Everyday trademarks are born. Everyday trademarks disappear from the consumer’s minds and everyday trademarks are infringed. Let’s not forget the classics. Today: Apple versus Apple.
When Apple founder Steve Jobs named his company, he must have foreseen he’d attract the attention of Apple Corps. Apple Corps was the holding company founded by the Beatles in the late 1960s.
In 1978, two years after Apple Computer launched, Apple Corps, owner of the Beatles’ record label Apple Records, sued it for trademark violation. In 1981 they settled with the understanding that Apple Computer would never enter the music industry. Needless to say, this settlement didn’t last. iPod and iTunes, anyone?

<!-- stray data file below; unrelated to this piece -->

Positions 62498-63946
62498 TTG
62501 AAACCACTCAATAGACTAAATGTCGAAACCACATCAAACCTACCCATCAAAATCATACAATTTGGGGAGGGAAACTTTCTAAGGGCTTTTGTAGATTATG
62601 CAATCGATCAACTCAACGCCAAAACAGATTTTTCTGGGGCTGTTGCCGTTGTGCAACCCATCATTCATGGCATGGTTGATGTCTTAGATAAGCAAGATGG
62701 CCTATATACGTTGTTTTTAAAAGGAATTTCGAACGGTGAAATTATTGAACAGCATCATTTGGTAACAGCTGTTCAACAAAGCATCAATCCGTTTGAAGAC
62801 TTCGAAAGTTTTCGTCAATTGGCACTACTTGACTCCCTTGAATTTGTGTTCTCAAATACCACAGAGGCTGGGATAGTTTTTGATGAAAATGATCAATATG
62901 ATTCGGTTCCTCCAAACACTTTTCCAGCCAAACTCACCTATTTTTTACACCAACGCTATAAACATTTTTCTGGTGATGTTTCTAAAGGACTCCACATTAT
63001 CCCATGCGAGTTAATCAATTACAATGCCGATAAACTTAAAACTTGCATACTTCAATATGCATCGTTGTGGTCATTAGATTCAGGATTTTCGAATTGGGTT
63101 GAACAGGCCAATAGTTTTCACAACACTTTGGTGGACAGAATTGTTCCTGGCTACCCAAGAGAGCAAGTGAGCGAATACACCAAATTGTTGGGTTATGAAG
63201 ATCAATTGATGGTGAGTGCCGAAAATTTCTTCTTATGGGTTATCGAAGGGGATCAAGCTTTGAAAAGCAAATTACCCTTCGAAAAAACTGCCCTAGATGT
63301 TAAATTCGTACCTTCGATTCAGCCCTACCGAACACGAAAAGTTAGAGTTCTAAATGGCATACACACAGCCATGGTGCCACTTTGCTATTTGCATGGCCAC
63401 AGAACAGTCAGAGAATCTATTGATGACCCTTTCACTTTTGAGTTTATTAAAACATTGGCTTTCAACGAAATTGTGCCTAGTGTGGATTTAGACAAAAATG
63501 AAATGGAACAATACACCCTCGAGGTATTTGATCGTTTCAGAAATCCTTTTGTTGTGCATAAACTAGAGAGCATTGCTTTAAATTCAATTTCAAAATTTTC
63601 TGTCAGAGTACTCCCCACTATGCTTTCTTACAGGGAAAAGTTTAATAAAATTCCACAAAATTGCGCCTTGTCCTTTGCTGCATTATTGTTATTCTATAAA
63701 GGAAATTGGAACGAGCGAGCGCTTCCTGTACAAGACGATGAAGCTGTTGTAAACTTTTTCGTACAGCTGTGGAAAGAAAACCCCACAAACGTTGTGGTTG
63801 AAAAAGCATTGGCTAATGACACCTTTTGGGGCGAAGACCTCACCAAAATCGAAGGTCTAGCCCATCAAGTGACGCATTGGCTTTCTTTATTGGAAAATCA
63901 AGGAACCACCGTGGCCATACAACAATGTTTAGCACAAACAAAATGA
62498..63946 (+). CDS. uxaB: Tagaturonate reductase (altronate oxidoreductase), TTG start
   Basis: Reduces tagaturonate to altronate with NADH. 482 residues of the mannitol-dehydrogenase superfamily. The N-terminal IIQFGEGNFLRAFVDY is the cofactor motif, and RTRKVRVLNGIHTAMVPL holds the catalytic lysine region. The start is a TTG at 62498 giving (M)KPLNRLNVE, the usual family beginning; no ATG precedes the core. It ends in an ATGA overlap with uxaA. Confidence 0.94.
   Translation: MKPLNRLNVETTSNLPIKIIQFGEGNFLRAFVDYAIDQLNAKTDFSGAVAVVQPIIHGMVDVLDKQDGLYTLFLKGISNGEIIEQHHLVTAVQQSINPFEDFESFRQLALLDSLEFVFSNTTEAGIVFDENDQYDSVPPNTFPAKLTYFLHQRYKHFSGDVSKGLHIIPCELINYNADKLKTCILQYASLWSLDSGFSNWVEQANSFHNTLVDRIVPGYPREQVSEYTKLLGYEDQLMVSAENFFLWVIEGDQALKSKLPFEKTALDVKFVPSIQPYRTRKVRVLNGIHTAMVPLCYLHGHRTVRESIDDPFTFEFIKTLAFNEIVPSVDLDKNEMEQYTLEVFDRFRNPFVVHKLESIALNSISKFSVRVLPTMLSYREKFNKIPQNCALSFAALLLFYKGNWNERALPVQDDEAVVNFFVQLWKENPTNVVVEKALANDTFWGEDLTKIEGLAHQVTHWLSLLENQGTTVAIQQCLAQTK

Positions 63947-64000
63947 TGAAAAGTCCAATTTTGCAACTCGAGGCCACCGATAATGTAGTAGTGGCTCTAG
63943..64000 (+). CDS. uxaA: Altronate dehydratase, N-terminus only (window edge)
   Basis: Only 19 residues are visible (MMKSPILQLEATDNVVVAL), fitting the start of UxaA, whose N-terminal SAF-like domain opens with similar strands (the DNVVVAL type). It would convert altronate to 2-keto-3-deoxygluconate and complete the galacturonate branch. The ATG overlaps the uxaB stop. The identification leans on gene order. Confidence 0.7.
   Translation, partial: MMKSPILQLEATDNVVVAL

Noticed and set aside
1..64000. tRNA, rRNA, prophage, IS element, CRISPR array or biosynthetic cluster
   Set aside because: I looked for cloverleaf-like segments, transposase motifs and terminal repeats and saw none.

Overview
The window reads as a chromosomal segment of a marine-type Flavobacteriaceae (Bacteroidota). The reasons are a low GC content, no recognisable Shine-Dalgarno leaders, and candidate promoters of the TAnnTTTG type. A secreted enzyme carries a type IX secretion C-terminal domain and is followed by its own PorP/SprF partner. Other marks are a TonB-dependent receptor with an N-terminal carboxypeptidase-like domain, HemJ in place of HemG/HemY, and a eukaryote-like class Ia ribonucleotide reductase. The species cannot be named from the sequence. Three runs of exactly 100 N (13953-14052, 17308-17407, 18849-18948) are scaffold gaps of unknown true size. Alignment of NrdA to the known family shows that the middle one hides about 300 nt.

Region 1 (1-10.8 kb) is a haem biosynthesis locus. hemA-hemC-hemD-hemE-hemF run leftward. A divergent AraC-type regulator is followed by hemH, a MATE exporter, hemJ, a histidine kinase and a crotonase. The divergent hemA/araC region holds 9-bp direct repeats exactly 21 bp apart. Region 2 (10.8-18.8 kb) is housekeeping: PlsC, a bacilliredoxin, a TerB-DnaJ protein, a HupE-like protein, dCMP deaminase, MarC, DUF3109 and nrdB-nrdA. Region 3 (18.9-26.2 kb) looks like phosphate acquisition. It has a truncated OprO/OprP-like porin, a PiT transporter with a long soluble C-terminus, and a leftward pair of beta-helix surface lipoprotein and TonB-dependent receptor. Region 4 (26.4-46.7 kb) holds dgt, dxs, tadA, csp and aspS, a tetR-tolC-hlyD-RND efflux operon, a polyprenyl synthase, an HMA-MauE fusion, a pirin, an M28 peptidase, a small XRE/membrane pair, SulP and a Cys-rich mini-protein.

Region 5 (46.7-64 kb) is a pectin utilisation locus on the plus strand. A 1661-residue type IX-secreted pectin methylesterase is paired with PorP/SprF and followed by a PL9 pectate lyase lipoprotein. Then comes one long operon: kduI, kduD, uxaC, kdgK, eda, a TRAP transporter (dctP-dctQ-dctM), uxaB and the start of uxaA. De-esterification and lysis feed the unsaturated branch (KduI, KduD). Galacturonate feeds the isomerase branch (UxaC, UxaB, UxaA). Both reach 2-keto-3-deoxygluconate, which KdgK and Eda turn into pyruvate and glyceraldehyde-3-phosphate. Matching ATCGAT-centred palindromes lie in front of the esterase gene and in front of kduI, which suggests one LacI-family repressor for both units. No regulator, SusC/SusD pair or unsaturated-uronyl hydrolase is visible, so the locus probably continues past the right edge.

The dispute rose again when Apple unveiled iTunes in 2003. It lasted until 2007 when the renamed company Apple Inc. would license certain trademarks back to Apple Corps, including Apple Corps’ granny smith logo.
The Beatles’ music catalogue finally became available on iTunes in 2010 after years of negotiations. Jobs, a die hard Beatles fan, described the whole saga as a “long and winding road”.
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